Geisha, samurai, manga. Those are the three themes that Peruvian photographer Mario Testino used in his recent photo shoot with Victoria’s Secret model Miranda Kerr for the special 15th anniversary November issue of Vogue Japan. While Kerr is no stranger to Japanese television commercials (need laundry detergent, anyone?), her recent photos have been stirring up controversy due to the vaguely ethnic-looking style of the fashion used in the shoot.
Take a look at the photos below and then decide for yourself what’s going on here – is it cultural appropriation, or cultural appreciation?
About a week ago, the 31-year-old Australian beauty uploaded three photos from her photo shoot for Vogue Japan to her Instagram account. Testino is best known for his work on a 1997 photo shoot of Princess Diana of Wales, as part of a special spread to celebrate the magazine’s 15th anniversary. In the accompanying interview, Kerr also talks about the reasons for her success as a model and a number of beauty secrets.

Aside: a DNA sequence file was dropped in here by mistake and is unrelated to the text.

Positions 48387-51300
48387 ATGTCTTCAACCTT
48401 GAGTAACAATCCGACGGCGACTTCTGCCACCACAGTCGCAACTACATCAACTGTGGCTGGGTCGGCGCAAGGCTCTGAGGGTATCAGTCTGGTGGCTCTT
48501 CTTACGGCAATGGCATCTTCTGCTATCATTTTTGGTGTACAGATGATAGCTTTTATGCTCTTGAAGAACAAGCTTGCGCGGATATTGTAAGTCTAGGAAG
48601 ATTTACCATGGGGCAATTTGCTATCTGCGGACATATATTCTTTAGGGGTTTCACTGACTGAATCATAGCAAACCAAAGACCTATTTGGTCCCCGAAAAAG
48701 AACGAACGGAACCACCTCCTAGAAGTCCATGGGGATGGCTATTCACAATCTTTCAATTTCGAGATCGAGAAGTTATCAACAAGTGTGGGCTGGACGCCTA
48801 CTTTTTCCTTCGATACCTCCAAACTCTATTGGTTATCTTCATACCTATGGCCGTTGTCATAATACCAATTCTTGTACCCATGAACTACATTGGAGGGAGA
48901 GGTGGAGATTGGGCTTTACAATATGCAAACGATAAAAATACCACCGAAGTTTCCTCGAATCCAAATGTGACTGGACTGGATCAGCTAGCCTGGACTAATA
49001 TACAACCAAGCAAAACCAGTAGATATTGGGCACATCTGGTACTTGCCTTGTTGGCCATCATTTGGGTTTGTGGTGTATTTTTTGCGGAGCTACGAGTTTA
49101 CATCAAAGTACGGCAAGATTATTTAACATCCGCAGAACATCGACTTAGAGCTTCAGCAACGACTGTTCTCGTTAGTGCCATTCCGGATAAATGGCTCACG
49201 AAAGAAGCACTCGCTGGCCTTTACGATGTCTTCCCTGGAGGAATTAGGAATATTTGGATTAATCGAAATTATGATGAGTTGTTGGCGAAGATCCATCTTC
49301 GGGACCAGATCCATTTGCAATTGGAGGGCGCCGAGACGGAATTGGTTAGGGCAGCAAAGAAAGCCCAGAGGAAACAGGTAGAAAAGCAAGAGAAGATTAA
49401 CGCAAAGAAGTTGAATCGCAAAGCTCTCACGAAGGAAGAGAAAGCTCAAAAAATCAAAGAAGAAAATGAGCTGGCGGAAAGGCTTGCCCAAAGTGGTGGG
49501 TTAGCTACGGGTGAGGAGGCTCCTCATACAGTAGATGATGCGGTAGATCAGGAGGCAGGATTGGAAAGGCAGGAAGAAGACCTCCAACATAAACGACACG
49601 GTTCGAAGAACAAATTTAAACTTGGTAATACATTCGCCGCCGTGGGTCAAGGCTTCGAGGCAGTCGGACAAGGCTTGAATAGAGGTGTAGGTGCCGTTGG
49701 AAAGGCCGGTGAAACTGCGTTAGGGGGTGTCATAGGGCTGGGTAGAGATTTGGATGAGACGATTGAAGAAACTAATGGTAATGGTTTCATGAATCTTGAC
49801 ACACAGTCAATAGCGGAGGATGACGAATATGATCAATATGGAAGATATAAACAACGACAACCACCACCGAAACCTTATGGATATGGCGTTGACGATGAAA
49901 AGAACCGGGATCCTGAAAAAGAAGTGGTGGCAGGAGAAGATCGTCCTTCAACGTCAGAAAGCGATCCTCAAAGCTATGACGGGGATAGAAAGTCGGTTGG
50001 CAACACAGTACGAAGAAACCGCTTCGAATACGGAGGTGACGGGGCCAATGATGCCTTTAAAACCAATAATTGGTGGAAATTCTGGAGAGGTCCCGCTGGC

Despite her unmistakable good looks and popularity in Japan, some Internet users were upset by the apparent cultural appropriation taking place in the photos. Others were angered by the fact that the magazine didn’t choose a Japanese model to pose for the 15th anniversary issue of its Japanese-language version, instead electing to dress a foreigner up in a rather strange series of "Japan-inspired" outfits.
According to Testino, “I wanted to represent ancient and modern Japan with these three characters. Japan has geisha and samurai, as well as manga, and I hoped to express these themes through Miranda to the Japanese people.”
Personally, the whole situation reminds me of the backlash after Katy Perry’s "garbled Chinese-Japanese fusion geisha-style" performance (for lack of a better term) at the American Music Awards last year.
Vogue Japan is one of the pricier (and decidedly heavier) fashion magazines on the market. It goes on sale on the 27th of every month with a cover price of 700 yen per issue.
Source: Naver Matome
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